In May I ran the North Downs Way 50, an ultra-marathon over the North Downs of Surrey and Kent. It followed marathons in London and Belfast, both run while suffering from sciatica.
Once the North Downs Way 50 was completed, I took some time off running in an attempt to shift the persistent sciatica. I duly did, and in mid June sought to start running again without a nagging pain in my left leg.
Horror of horrors though, I couldn’t run faster than 9minute miles. And that was a real struggle. At the same time I was feeling exhausted, falling asleep on my daily commute to and from the office. This is so not me, and I knew there was something wrong. I persisted with resting for a few extra weeks in a attempt to break out of the exhaustion, but nothing gave. I raced a hilly 10k locally known as the Hurt and had my worst ever run, finishing literally miles off where I should. I attended a track night with my club, but headed home after one lap as I had zero energy. That forced me to visit a doctor who after blood tests suspected I had some type of “virus”.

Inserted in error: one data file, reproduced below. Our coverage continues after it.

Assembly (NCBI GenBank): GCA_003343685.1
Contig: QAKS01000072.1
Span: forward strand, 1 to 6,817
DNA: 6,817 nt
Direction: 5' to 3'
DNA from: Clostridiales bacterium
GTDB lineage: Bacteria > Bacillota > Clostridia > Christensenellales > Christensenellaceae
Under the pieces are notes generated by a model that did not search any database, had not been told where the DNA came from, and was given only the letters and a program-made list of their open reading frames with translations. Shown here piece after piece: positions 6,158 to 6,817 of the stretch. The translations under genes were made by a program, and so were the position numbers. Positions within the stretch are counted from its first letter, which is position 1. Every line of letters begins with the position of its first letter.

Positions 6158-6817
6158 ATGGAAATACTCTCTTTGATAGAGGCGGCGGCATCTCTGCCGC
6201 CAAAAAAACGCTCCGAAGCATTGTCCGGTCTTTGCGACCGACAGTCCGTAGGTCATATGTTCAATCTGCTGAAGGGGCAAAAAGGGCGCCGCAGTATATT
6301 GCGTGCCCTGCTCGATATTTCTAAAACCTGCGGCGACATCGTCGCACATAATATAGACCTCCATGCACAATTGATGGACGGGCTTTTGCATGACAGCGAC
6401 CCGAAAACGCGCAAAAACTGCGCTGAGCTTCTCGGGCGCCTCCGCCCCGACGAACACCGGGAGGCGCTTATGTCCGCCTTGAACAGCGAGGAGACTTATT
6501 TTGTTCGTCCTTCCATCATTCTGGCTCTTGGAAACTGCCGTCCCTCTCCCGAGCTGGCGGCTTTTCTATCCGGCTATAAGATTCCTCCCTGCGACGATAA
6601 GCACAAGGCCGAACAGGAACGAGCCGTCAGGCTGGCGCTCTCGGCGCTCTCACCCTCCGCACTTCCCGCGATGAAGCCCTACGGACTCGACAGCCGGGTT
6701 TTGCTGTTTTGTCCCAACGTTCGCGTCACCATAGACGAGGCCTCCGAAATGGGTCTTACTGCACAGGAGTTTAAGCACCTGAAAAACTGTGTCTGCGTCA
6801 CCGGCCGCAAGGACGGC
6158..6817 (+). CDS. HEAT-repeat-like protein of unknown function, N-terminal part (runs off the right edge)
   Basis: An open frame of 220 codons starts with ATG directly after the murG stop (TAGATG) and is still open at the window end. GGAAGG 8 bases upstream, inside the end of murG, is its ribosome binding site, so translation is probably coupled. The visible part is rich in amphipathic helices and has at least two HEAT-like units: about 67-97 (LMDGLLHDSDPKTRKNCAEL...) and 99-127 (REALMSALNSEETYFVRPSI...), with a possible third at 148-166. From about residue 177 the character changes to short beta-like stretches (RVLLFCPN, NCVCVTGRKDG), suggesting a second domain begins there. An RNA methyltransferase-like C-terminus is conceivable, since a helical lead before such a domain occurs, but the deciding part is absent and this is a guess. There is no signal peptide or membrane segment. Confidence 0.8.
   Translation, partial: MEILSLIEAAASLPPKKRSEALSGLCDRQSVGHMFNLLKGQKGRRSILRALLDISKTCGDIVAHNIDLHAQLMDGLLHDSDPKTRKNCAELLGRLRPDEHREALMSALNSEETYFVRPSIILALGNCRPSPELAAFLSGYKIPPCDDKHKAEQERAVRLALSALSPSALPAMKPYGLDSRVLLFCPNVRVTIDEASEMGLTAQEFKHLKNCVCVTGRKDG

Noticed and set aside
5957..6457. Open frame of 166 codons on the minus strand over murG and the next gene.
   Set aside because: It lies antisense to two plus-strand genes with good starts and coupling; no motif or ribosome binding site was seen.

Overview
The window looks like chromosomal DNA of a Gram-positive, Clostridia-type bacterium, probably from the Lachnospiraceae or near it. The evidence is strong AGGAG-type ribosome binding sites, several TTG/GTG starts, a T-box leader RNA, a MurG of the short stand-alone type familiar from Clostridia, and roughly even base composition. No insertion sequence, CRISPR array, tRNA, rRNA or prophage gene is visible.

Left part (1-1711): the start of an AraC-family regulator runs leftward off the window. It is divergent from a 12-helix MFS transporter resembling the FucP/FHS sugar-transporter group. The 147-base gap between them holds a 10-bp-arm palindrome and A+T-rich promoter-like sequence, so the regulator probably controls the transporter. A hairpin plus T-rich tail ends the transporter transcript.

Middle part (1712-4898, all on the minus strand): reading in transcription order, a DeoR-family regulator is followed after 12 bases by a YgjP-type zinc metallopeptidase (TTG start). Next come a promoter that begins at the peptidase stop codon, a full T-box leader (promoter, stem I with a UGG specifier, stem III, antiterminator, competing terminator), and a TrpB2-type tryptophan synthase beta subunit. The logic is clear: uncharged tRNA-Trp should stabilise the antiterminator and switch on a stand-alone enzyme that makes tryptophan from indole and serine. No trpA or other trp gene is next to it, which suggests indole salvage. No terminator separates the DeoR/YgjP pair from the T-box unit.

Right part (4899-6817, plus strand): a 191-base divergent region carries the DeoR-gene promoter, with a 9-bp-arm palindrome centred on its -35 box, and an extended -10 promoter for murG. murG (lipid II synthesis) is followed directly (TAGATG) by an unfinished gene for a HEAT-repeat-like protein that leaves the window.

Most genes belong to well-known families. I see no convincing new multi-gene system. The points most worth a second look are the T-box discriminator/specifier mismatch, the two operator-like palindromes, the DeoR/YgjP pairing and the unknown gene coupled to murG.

In late July, I started running again while in the Isle of Wight with the family. Sometimes once a day, sometimes twice, it was lovely to be back running again. I didn’t think I was over the virus as my pace was still slow, but with hindsight this may have been down to the big elevation around Wroxall where we stayed. When I returned to Surrey my legs felt good and my pace picked up dramatically.
Last week I visited my home town of Bangor for a few days. I ran every day and felt great. So much so that last night I was able to return to my local Club’s track night and complete a full session for the first time in many months. It’s a great feeling. Runners face injuries, illnesses and other pressures just like everyone else, but the feeling we get from experiencing a good session after so long off though is unique to our community. It’s good to be back.